1911 Encyclopædia Britannica/Grant, George Monro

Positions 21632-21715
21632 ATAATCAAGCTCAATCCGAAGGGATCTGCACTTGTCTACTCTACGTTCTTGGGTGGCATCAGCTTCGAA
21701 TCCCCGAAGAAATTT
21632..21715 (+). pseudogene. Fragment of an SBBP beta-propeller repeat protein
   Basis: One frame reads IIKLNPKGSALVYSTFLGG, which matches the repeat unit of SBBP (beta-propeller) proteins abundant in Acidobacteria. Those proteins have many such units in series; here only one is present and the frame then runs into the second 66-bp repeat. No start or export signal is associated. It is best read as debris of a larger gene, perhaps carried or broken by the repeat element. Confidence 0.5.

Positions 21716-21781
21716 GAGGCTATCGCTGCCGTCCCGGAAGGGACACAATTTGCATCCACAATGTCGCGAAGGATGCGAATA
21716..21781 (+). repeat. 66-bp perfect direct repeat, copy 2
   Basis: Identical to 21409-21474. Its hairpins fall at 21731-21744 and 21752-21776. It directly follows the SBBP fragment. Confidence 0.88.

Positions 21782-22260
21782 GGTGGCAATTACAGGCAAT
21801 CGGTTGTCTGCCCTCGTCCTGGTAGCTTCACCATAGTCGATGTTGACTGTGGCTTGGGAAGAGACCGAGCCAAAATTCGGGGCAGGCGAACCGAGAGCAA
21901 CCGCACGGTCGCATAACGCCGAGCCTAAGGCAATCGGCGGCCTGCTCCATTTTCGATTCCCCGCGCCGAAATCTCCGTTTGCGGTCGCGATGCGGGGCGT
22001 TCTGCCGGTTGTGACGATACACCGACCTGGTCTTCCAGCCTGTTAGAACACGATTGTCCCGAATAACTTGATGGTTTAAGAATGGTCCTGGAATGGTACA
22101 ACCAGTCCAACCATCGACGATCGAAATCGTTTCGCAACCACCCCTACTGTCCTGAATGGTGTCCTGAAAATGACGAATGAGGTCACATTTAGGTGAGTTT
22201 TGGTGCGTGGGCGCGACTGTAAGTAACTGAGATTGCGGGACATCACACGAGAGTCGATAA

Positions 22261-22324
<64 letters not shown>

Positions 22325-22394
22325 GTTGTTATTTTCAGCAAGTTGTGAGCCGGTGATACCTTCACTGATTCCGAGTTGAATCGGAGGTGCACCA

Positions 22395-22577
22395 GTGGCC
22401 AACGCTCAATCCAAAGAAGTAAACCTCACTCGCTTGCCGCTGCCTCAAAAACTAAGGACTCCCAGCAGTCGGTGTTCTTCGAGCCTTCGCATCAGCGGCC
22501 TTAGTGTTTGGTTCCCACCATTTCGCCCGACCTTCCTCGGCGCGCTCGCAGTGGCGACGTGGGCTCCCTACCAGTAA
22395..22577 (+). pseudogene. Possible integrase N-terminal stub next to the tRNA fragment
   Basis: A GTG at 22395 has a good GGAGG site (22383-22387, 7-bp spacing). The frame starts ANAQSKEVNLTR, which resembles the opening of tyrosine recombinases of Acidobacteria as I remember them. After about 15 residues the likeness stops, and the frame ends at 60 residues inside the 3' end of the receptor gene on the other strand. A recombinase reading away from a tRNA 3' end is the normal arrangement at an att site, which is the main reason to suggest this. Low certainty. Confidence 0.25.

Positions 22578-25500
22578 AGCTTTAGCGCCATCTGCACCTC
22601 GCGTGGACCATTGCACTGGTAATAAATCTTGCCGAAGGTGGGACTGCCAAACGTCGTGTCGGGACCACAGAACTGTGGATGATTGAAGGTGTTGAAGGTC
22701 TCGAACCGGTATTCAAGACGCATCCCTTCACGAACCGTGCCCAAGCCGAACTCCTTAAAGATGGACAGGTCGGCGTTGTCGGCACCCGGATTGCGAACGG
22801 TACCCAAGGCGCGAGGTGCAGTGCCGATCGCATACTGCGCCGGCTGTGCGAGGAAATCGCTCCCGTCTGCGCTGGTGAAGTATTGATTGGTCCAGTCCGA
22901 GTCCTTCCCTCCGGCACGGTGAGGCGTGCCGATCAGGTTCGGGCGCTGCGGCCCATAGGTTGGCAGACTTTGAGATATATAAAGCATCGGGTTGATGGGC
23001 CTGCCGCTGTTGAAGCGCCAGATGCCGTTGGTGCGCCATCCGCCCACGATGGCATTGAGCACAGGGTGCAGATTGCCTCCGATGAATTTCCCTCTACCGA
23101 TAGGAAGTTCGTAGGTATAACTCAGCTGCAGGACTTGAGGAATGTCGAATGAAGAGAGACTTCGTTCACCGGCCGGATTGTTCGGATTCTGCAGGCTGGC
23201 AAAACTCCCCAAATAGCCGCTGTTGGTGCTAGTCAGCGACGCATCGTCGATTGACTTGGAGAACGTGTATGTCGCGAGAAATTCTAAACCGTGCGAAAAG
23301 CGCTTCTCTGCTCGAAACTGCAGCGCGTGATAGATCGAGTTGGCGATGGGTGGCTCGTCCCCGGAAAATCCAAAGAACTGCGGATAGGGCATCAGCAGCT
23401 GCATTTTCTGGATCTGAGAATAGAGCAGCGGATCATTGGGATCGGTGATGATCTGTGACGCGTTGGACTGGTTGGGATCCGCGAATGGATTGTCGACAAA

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GRANT, GEORGE MONRO (1835–1902), principal of Queen’s University, Kingston, Ontario, was born in Nova Scotia in 1835. He was educated at Glasgow university, where he had a brilliant academic career; and having entered the ministry of the Presbyterian Church, he returned to Canada and obtained a pastoral charge in Halifax, Nova Scotia, which he held from 1863 to 1877. He quickly gained a high reputation as a preacher and as an eloquent speaker on political subjects. When Canada was confederated in 1867 Nova Scotia was the province most strongly opposed to federal union. Grant threw the whole weight of his great influence in favour of confederation, and his oratory played an important part in securing the success of the movement. When the consolidation of the Dominion by means of railway construction was under discussion in 1872, Grant travelled from the Atlantic to the Pacific with the engineers who surveyed the route of the Canadian Pacific railway, and his book Ocean to Ocean (1873) was one of the first things that opened the eyes of Canadians to the value of the immense heritage they enjoyed. He never lost an opportunity, whether in the pulpit or on the platform, of pressing on his hearers that the greatest future for Canada lay in unity with the rest of the British Empire; and his broad statesman-like judgment made him an authority which politicians of all parties were glad to consult. In 1877 Grant was appointed principal of Queen’s University, Kingston, Ontario, which through his exertions and influence expanded from a small denominational college into a large and influential educational centre; and he attracted to it an exceptionally able body of professors whose influence in speculation and research was widely felt during the quarter of a century that he remained at its head. In 1888 he visited Australia, New Zealand and South Africa, the effect of this experience being to strengthen still further the Imperialism which was the guiding principle of his political opinions. On the outbreak of the South African War in 1899 Grant was at first disposed to be hostile to the policy of Lord Salisbury and Mr Chamberlain; but his eyes were soon opened to the real nature of President Kruger’s government, and he enthusiastically welcomed and supported the national feeling which sent men from the outlying portions of the Empire to assist in upholding British supremacy in South Africa. Grant did not live to see the conclusion of peace, his death occurring at Kingston on the 10th of May 1902. At the time of his death The Times observed that “it is acknowledged on all hands that in him the Dominion has lost one of the ablest men that it has yet produced.” He was the author of a number of works, of which the most notable besides Ocean to Ocean are, Advantages of Imperial Federation (1889), Our National Objects and Aims (1890), Religions of the World in Relation to Christianity (1894) and volumes of sermons and lectures. Grant married in 1872 Jessie, daughter of William Lawson of Halifax.